Anonymous said...

How many Jews vote in any Arab land?

What are my chances as a non-Muslim of buying land in Saudi Arabia?

So many commentators who object to Israel's attempt to make a homeland for the Jewish religion and people have nothing to say about any of the surrounding theocracies.

Anonymous said...

Anon @ 11:03 makes a fair point but SA and its neighbours don't use terms such as "shared values" as a kind of moral blackmail when appealing to the US and Europe for support (as Lipni did so grotesquely as Israel committed mass murder in Gaza days ago).

You can't have it both ways. Is Israel a modern, secular, western-facing nation or is simply a Judaic variation on its Muslim neighbours?

Anonymous said...

The first one.


Anonymous said...

I disagree, I don't think the comparison about buying land in Saudi Arabia is a compelling one.

If Saudi Arabia were populated overwhelmingly by Jews, who were being dispossessed of their land which was then being redistributed only to Muslims, all in order to artificially create a Muslim majority population that enjoyed special benefits in a "Muslim and democratic state" ... then the comparison would hold water. But that's not the case. So you are comparing a real-life preexisting Muslim and Christian population of Palestine who are being systemically dispossessed to make way for Jewish people, with theoretical Jews who don't claim prior title to Saudi land but would like to buy some, and can't. Which isn't a very close analogy.

The reason that many commentators object to "Israel's attempt to make a homeland for the Jewish religion but say nothing about the surrounding theocracies" is not that they hypocritically prefer one kind of theocracy over another. The reason they tend to object especially to a Jewish theocracy over say a Saudi one is that the Jewish theocracy is being built in a land where the natural majority of the population happens not to be Jewish, and has to be constantly culled through exile and disenfranchisement in order to gerrymander a Jewish voting majority where one does not naturally exist. If Saudis and Israelis choose to live under a sucky system like theocracy, that's their business. But Israel's theocracy becomes everyone's business because unlike its neighbors it is creating a theocracy on a land where most people are of the "non-preferred" religion, which requires ongoing ethnic cleansing and institutional discrimination against the Muslim/Christian Arab population. That is inherently destabilizing in a region that is overwhelmingly Muslim and Arab, especially when it is funded and shielded by countries like the US which in any other part of the world insists it is for democratic values and against sectarianism, racism and ethnic cleansing.

And as for Adam and his I'm just saying, study the history of Israel... Good grief, physician heal thyself. You are confusing Zionist mythology with historicity.

First it was the Romans who stole the Holy Land from the Jews: well not really, the Jews were already a galut people long before the fall of Jerusalem. By the beginning of the Common Era there were already more Jews living in the Egyptian city of Alexandria alone than in the entire Holy Land, and no Roman made them move there.

Muslims may say they're descended from the Caananites, but who can prove that? Perhaps the same person who could prove modern day Jews are literal descendants of Biblical ones? (Though DNA testing places the bedu of the Negev in the Holy Land back to at least neolithic times, so I guess maybe they could prove it after all).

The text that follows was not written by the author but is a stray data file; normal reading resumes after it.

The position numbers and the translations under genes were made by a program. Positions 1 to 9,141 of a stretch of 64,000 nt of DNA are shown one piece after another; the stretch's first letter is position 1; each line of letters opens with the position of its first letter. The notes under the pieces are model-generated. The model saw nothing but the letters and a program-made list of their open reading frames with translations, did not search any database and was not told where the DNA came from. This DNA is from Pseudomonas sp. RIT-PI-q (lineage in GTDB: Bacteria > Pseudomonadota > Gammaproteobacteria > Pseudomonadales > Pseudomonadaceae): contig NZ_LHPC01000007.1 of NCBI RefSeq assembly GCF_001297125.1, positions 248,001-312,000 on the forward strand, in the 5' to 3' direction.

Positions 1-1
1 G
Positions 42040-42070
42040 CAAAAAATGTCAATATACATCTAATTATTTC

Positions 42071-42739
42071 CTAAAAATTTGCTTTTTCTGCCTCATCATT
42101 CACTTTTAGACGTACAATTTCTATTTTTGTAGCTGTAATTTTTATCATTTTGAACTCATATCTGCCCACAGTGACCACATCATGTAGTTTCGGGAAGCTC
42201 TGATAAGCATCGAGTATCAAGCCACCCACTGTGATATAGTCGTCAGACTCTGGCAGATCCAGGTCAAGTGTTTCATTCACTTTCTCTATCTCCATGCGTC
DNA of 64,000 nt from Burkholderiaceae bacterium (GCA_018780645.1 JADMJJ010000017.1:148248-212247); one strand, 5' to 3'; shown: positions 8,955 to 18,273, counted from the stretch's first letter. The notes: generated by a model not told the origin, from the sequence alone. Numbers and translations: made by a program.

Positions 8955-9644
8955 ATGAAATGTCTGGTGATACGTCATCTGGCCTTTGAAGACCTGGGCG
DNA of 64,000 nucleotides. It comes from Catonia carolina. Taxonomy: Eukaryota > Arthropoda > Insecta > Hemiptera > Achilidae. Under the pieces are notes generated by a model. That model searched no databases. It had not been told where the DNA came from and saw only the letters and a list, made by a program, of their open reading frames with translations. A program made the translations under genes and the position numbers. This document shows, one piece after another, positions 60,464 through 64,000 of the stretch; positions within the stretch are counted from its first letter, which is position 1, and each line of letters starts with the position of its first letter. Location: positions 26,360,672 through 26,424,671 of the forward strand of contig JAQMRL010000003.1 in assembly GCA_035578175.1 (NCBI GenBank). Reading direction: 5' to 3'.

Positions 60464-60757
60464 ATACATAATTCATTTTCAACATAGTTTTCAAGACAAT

who actually attacked who in the 1920's when Jews began to emmigrate [sic].. Well, acts of violence went both ways; though the underlying act of violence, ie the uninvited encroachment on Palestine and displacement of the existing population by European immigrants only worked one way.

Jews made up a majority of the population of Jerusalem for centuries...Which centuries? Certainly none of the centuries that overlap with the Zionist project in Palestine. At the beginning of the first aliya, 1881-1882, the Ottoman Empire's population count shows 243,022 people living in Jerusalem, 7,504 of whom were Jewish, 23,480 were Christian, and 212,038 were Muslim. [The population of Palestine: Populations statistics of the late Ottoman Period and the Mandate, by Prof Justin McCarthy, Columbia Univ Press, 1990]. So I suspect we're not talking here about any centuries that have any bearing whatsoever on the modern era.

Precisely none of which has anything to do with the Palestinians people's right not to be forcibly displaced in order to solve Europe's so-called "Jewish problem", but to enjoy self-determination on their own land, which was allegedly the guiding principle under which the Mandates were allocated in the first place. The idea that you can displace the Palestinian people because the Romans crushed bar Kochba 2000 years ago is absurd. If that's a binding principle in the modern world then, on the basis of my Welsh grandmother, I hereby claim on behalf of all my displaced Celtic forebears the right to immigrate to England and send packing all those Anglo-Saxon types back to Jutland and Friesia (or wherever).

Forensic economist said...

A bit of history

The Jewish - indeed Levantine - diaspora started long before the destruction of Herod's temple. Peter and Paul preached in Jewish communities around the Roman empire. The Romans in AD80 destroyed the temple and evicted all the inhabitants of the land in the neighborhood of Jerusalem - and no where else in Palestine. The Galileans were not evicted. There are still a few Samaritan Jews left on the West Bank, regarded by the Israelis as little better than Arabs. The Arabs did not "steal the land"; they converted the inhabitants. Those who didn't convert were allowed to keep to their traditions, while being taxed higher. The landlords may have changed, the peasants never did. What changed was that in the 20th century Jews - mostly European - evicted Arab peasants from their lands.

I don't see this as about religion - Jew against Moslem - but about race - European Jew against darker skinned natives. The fact that Americans treated the Cherokee the same way doesn't justify ethnic cleansing.

Why have Jews flourished? My perception is that in Jewish culture a good Jew is one who knows the Law and the commentaries. In other words, they put a high value on literacy, education, and analytical skills. They also have been harried from one country to another and have learned to invest in human capital that can be transported easily rather than fixed capital. This gives them an edge over the less literate and less educated people.